• Opinion: Koontz has left his mark on sports, in young minds

    Ron Koontz’s entire career has been about serving others, and in his 30-plus years of coaching high school football, he’s taught hundreds of boys how to be men through his undying dedication and deep love of the sport.

    He first got involved in coaching football in 1983 while still on active duty with the Army. While stationed at Fort Knox, Koontz took a part-time job scouting for North Hardin High School, and joined the staff as a full-time assistant the next year.

  • Opinion: Preservation of the past is a local tradition

    Bardstown is well known for efforts to preserve our local landmarks, both private and public. Repurposing of buildings such as Spalding and Flaget halls, as well as the 1914 Beaux Arts federal building on Court Square and saving the Opera House are good examples.

    The ongoing effort to save the Anatok mansion shows just how difficult this work can be. Saving our architectural heritage is hard because it is expensive.

  • Opinion: We perceive Castro and Cuba through a filter

    By Nelda Moore, Columnist

    The death of Fidel Castro last week brought a new focus to all the reporting about Cuba the past several months, and I have read it with a mixture of emotions.

    I have a small photo of Fidel in his younger days in my home office, along with a framed photograph of Franklin Roosevelt. Some visitors think this a strange mix; I don’t.

  • Opinion: Tossing around phrases based on phases

    A couple weeks ago, we were afforded the opportunity to see what is known as a supermoon.

    The moon was closer to Earth than it had been in some 68 years. It appeared bigger and brighter than usual.

    Because of that last fact, I started thinking this could be an opportunity to start something, to coin a phrase. Anytime someone appears bigger or brighter than usual, the phrase could apply.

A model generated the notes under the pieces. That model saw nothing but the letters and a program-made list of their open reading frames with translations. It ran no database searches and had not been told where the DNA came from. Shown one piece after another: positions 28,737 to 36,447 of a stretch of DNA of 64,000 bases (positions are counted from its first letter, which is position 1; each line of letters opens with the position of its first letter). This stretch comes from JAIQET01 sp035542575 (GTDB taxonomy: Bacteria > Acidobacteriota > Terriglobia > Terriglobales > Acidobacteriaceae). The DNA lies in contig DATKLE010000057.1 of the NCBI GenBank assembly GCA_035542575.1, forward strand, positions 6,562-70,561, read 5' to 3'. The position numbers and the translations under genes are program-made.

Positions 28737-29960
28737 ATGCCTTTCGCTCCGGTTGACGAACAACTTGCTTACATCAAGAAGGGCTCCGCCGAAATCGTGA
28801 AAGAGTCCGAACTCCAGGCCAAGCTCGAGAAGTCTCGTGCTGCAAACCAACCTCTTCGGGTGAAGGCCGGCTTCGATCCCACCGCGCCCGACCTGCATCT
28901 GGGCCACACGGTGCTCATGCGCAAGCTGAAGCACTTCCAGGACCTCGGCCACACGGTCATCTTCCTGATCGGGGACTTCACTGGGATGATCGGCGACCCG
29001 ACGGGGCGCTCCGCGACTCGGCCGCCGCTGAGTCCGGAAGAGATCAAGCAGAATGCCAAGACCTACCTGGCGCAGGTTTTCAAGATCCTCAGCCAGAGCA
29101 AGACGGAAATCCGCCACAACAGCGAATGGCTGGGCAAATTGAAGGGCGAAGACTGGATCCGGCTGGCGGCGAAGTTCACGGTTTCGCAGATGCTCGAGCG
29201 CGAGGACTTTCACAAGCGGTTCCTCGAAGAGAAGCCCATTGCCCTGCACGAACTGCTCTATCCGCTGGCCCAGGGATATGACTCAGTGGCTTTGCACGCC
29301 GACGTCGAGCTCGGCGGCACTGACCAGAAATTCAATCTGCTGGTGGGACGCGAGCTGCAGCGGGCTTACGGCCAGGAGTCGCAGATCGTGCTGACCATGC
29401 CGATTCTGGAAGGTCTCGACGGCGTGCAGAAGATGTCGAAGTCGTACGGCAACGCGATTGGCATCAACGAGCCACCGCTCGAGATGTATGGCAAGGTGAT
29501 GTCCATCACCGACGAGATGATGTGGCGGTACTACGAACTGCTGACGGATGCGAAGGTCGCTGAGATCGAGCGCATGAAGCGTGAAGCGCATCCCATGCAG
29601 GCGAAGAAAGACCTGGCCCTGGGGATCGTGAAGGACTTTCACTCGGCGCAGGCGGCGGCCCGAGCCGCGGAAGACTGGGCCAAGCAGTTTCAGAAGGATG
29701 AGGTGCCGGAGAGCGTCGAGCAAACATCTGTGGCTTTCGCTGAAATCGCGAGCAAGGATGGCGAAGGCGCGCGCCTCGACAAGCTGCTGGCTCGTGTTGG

• OPINION: He isn’t draining the swamp; he’s deepening it

    It is our duty to demand ethical integrity from our presidents, and Donald Trump cannot be allowed to make himself an exception.

    He is already trying hard to do so.

  • COLUMN: Self-government in the wilderness

    The Mayflower had a harrowing two months crossing the Atlantic. Its mast splintered in rough water and two people died, as supplies dwindled and passengers grew sick. It arrived in the New World later than expected, on the cusp of a punishing winter.

  • OPINION: In all things, give thanks

    Several years ago, I taught a class on spiritual formation at a university. As part of that class, I required the students to keep what I called a thankful journal. I wanted them to find at least one thing every day for which they were thankful and write something about it. It was an effort to incorporate an attitude of gratitude into their lives. I challenged them to give thanks for the people and things they commonly ignored.

    When I gave the students that assignment, they — most in their first year of college — looked at me like I was from another planet.

  • Opinion: The questions we must keep asking

    By Margie Bradford

    The burning and seemingly eternal question for American women is, when will we achieve parity with men? When will we equally represented in elective offices? When will we be given an equal chance at winning the presidency, in a race where the standards for women are equal to those of men? When will we have a woman for president?

    Now for those of you who think women should just tend to their knitting and not worry their pretty little heads about such things, please stop reading right now for both our sakes.

  • Opinion: Support vital when dealing with loss

    By Rebecca Clark Brothers

    It has often been said death comes in threes.

    Whether this is true, or part of the symbolism of the Holy Trinity, or dating to the Black Plague — or even a combination of both, is not known. But often, death does visit a family or a community three times in a short amount of time.

  • Opinion: Election 2016: naming the pain

    Pundits will blather on for weeks about Election 2016, but you need to remember this: All of the pundits and pollsters were wrong! None of them saw this election clearly. They were all missing the Big Issue.

    Imagine that you had a pain in your heart for 40 years, and others, even doctors, told you it was “all in your head.” Or what’s worse, ignored you entirely. You need to imagine that to understand the election of 2016.